Blockchain : the new agricultural revolution ?

Africa, agriculture, digital

30 Jul 2019

Blockchain is a transparent, immutable and based on trust technology to store and transfer information. It uses the strength of a network rather than the authority of a third party. Dating back from 2009, this technology sees concrete applications in the agricultural and agri-food sector, in search of better economic performance, full integration of the sector and greater transparency in regards of the growing expectations of consumers.

What uses for the agri-food sector?


Blockchain is revolutionizing the agricultural supply by allowing the records of all single steps of a product along the supply chain. This enables the final consumer to have access to a reliable story of the product’s journey. Stakes are huge! Agricultural supply chain involves many intermediaries, from producers to consumers, and lacks efficiency and transparency. This gives way to regular health scandals[1] (mad cows, E. Coli, adulterated milk…) and colossal losses of food (around 1/4 of global food production according to the FAO).

The IBM FOOD TRUST consortium (USA), bringing together international producers, manufacturers and distributors, is aiming to create smarter, safer and more sustainable food supply chain. This technology is used by WALMART, world biggest distributor, on American mangoes or Chinese porks. The objective is to authenticate the food origin in order to detect potential contamination points more accurately and efficiently.


By recording successive transactions with buyers, blockchain becomes a real chain of trust between the producers and the consumers, ensuring him the origin and the production methods of the products. It becomes a real communication tool in regard of the growing expectations of consumers for fresh, local, environmentally friendly products and ensuring a profitable price for the producer…

For example, Carrefour started using blockchain technology to give its customers maximum information on the products of its quality agri-food chains.[2] Thus, by scanning the QR code beside the bar code of the Auvergne free-range chicken (1 million units sold yearly), the customer can read on its smartphone screen the expiry date, but also data that isn’t on the label. He will know the date of birth of the chick, the name of the hatchery, the duration of its breeding, the name and localization of the breeder, the certification (Red label in this case), the content of its feeds (GM-free, 100% French crops,… ) as well as its place of slaughter. A short video completes this information and shows the live breeder in the middle of his free-range chickens. For Carrefour, it is the producer that compile the information on the blockchain, most of the time with their smartphone.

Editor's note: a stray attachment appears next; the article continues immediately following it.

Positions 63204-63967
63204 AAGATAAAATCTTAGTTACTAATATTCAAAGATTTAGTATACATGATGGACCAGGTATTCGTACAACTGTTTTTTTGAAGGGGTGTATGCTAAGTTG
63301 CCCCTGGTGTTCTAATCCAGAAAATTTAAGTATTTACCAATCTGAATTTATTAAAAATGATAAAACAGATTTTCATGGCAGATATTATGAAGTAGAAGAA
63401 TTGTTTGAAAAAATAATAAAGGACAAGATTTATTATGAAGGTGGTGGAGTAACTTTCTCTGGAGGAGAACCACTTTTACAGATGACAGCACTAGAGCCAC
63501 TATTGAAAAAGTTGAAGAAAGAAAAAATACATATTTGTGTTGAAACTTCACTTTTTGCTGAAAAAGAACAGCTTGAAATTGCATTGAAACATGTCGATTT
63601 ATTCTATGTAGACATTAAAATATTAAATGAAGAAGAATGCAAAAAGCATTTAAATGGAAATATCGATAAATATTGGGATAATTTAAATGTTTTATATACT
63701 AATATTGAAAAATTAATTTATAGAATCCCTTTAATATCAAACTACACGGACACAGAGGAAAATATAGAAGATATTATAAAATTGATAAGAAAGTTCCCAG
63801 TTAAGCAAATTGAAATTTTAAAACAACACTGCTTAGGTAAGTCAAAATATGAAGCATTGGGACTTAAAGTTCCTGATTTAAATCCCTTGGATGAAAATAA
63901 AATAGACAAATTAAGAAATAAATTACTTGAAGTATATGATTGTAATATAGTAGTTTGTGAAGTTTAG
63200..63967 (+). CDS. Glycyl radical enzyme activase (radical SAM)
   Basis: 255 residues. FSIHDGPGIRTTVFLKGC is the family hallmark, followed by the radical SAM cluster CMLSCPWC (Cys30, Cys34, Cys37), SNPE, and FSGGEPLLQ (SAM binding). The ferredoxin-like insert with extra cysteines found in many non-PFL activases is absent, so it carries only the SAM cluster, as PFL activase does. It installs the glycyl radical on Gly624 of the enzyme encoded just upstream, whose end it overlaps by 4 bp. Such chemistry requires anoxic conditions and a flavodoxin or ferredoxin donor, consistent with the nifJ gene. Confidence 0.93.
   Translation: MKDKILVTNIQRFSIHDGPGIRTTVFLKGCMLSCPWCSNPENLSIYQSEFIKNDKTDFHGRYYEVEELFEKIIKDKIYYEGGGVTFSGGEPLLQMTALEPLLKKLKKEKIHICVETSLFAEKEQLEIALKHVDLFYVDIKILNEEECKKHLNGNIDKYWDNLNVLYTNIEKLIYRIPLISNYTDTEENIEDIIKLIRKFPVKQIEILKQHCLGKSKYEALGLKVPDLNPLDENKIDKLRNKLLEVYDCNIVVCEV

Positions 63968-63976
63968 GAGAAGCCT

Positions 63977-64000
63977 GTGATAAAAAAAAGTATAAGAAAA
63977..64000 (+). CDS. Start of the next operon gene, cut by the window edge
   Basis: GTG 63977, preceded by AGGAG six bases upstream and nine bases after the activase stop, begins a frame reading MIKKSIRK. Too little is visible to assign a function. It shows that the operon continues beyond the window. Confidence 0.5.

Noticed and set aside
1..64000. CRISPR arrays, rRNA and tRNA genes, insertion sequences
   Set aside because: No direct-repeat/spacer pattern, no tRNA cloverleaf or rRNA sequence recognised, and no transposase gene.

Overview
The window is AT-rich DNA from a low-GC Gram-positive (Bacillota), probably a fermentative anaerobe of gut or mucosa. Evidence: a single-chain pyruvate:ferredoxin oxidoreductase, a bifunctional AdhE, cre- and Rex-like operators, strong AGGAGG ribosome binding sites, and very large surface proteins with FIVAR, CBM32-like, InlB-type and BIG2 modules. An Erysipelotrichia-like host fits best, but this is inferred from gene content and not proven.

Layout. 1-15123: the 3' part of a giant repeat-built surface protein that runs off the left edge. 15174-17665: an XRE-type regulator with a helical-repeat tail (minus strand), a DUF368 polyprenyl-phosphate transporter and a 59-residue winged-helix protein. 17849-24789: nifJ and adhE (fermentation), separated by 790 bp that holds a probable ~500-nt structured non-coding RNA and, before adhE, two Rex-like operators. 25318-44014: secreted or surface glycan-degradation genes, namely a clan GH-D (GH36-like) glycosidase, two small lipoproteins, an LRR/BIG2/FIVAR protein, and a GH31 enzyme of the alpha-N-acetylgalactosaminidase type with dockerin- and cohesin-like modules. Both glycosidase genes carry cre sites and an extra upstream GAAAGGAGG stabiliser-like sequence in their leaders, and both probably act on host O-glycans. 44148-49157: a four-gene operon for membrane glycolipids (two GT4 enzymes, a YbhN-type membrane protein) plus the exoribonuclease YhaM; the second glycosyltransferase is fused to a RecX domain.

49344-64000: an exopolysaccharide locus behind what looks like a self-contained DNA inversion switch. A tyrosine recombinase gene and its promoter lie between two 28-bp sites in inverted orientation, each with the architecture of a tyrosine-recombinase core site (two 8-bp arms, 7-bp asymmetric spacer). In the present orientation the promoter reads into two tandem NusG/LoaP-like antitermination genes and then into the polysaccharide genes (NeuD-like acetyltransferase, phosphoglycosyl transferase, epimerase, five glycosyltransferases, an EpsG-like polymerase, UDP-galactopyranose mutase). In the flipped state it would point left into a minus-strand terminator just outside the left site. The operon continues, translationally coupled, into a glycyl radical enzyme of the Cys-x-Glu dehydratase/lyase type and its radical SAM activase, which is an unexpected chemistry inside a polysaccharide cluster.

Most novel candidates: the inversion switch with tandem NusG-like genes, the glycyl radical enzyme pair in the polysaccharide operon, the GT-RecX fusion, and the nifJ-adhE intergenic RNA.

Smart contracts[3] can increase efficiency, offering payment automation as soon as the predefined conditions are met and without incurring additional costs. They can be used for financial transactions between farmers and buyers who could be automatically paid upon delivery, or for compensation of a disaster.

For instance, the public blockchain Ethereum, developed smart contracts for winemakers affected by frost. They only must prove it froze in a parcel covered by the contract by taking geolocated and timestamped photo of the vines touched with their smartphone. On its side, the Agridigital platform in Australia allows producers, buyers and wholesalers to manage contracts, deliveries, payments and inventories on the cloud platform. Agridigital already managed 5% of the Australian national production.


Nowadays, sensors invade farms and generate a lot of data. Blockchain technology is also a powerful tool to master and share this data with the chosen stakeholders (insurance, shareholder, research institute,…). The farmer can assign rights of access and valuation of his data through a “register of consent” that allows each member to choose what he shares. The data collected ultimately ensures better decision making by the farmer who can benefit from statistics and external advices.

This is the goal of the Multipass project launched in 2018 by ACTA (Association of Agricultural Technics Coordination). It aims to protect agricultural data exchange by providing to producers and agricultural data users, an ecosystem to manage farmers consents. By reinforcing the producer’s confidence to share their data, the project will help bringing out new innovative services.

Eventually, blockchain technology is a true social BIG BANG announcing the obsolescence of all kinds of trusted intermediaries, making several control and certification tasks useless. However, the technology remains immature and its legal framework unclear. It evolves over the course of development and uses, which is a risk for those who initiate solutions and those who use them. Many challenges remain, particularly in terms of data security around the blockchain.


[1] According to WHO (World Health Organization), 10% of the world population get sick each year due to contaminated foods (leading to the death of 400,000 persons per year).


[3] The smart contract is a program that executes a transaction in the blockchain as soon as its meets a set of predefined conditions. However, it doesn’t have value of a contract in the legal meaning of the term.